According to Redmount (1998),

"…the Apiru, the Shasu are often invoked in discussions of Israelite origins, and a number of scholars think that elements of the Shasu were among the proto-Israelites who formed the core of the settlers of the hill country of Canaan during the late thirteenth and early twelfth centuries." (p. 84)

One group in particular, the Habiru, (also known as, Hapiru, Abiru or Apiru), are claimed to have actually been the proto-Israelites. Mentioned in the Amarna tablets, (circa 14th century BCE), Barabas, (1963), claims, "The fundamental meaning of Habiru seems to be wanderers." (p. 327), although Thomson, (2011), suggested that, "In Sumerian cuneiform the word Habiru means 'the dusty-footed ones.'"(p. xi).

Found throughout the Fertile Crescent, the Habiru appear to have been, "…a troublesome group of people … outlaws, mercenaries, and slaves." (Redmount, 1998, p. 72) Marginal outcasts, with no common language or ethnic backgrounds they existed on the fringe of Syrian and Palestinian urban society. Wolfe (2009) claims they "…preyed upon such states." although Thomson (2011), described them more as a, "… travelling mercantile class" (p. xi) who bartered goods with the caravansaries, and were a integral part of the ancient trade system.

The identification of the Habiru as the proto-Israelites is dubious. It is based primarily upon the similarity of the name "Habiru" to "Hebrew", some authors even claiming, "Habiru is identical with the word for Hebrew" (North, 1967, p. 22). Rainey (1995) however, suggests this is nothing more than wishful thinking, (p. 483).

This common misconception arose, in part, from difficulties in translating "consonants" in the Accadian cuneiform, (the language in which the Amarna tablets were written). As Wolfe (2009) points out, "Hebrew" is not the Hebrew word for "Hebrew." The word is 'Ivri'." Whether or not the Habiru were actually the Apiru, a term now preferred by many scholars, or, if they were actually the ancestors of the Israelites, remains uncertain.

While we cannot be certain as to whom the proto-Israelites really were, evidence suggests they were definitely one of several cultural groups that evolved in the Middle East, possibly in the northern part of the Fertile Crescent.

It is likely they began as a small group, and, as was common when family numbers increased, they divided into individual clans. Eventually they became so numerous that, as a united force, they were powerful enough to either take over the country where they lived, or else, to successfully invade Canaan, "…probably about 1250 BC … settling at first in the hill country and in the south." (Canaan, EB, 2015). Certainly, as McNutt, (1999) observed, by the end of the Iron Age I, (circa 1,200 BCE), there is definite evidence of a people who, "… began to identify itself as Israelite" (p. 35).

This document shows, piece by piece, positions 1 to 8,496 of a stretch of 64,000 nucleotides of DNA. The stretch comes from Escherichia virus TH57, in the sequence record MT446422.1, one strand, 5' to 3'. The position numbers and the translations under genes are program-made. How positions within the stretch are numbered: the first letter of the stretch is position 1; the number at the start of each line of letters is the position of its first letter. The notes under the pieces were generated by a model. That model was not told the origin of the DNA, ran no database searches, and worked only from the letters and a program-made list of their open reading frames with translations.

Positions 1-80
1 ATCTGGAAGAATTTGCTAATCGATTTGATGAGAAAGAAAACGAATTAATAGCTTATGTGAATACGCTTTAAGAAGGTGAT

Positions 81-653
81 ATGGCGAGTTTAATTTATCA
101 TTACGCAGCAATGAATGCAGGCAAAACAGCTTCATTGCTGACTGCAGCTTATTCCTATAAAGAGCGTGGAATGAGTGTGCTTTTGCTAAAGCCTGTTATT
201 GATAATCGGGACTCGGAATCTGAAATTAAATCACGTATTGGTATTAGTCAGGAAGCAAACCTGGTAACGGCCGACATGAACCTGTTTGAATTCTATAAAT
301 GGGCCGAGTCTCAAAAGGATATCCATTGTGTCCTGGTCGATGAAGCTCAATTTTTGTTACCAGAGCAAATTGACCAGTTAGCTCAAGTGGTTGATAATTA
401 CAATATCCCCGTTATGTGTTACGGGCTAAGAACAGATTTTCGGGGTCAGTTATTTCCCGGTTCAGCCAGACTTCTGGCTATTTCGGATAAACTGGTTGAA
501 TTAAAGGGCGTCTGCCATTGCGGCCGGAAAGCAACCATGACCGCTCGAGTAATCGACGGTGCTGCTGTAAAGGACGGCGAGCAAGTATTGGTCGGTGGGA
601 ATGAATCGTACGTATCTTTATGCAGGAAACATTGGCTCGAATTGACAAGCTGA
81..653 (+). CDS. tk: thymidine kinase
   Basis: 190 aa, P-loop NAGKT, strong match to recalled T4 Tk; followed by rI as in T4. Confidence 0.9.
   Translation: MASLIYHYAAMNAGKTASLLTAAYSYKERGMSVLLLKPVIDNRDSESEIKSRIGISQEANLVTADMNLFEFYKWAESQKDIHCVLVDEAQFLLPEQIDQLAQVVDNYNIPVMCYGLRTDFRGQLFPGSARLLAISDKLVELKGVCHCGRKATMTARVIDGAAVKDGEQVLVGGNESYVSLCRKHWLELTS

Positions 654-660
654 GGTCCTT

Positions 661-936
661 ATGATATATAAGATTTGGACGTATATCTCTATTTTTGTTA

If they had been already living in Canaan it is possible that many of the so-called "invasion tales" are merely highly embellished memories of their struggles as they sought to take control of the land. Indeed, Stager (1998) mentions there was an old belief that, as a race, the Israelites were indigenous to the region and that, like other semi-nomadic groups, some of them had, "…settled down in agricultural villages about 1200 BCE." (p. 92). Finkelstein and Silberman (2001) go further and suggest that, not only had the Israelites always lived in Canaan, but they were actually Canaanites who had evolved into a separate culture. (p. 118)

This possibility is supported by Stager (1998) who noted that, "In the Merneptah reliefs, the Israelites … wear the same clothing and have the same hairstyles as the Canaanites," (p. 92). Furthermore, as previously mentioned, McNutt (1999), had observed that, despite their separate names, there is no independent evidence of ethnic or cultural differences between many of the occupants of Palestine. (p. 35)

There seems to be little doubt the proto-Israelites originated somewhere in, or near, the Fertile Crescent. Various researchers, such as Santachiara-Benerecetti, et al. (1993) Hammer et al. (2000) , Nebel et al. (2001) and Atzmon et al. (2010), all agree that the Jewish race originated from paternal ancestors within, "…a common Middle Eastern ancestral population," (Hammer, et al. 2000, p. 6769).

Nebel et al. (2000) noted there is definite genetic evidence that as various groups spread throughout the Levant, there was a mixing of genes. When the genetic background of a group of 143 paternally unrelated Israeli and Palestinian Arabs, was compared with Ashkenazi, Sephardic, and North Welsh Jews, the results revealed that 70% of the Jews and 82% of the Palestinian Arab males were descended from the same paternal ancestors.

Another study by Nebel et al. (2001) of 526 subjects in which the Y chromosomes (transmitted from father to son) of six Middle Eastern populations (Ashkenazi, Sephardic, and Kurdish Jews from Israel; Muslim Kurds; Muslim Arabs from Israel and the Palestinian Authority Area; and Bedouin from the Negev) were compared, revealed little difference between Kurdish Jews and Muslim Kurds. In general, the Jews were found to be genetically closer to the Kurds, Turks, and Armenians, (groups found predominantly in northern parts of the Fertile Crescent), than to their Arab neighbours.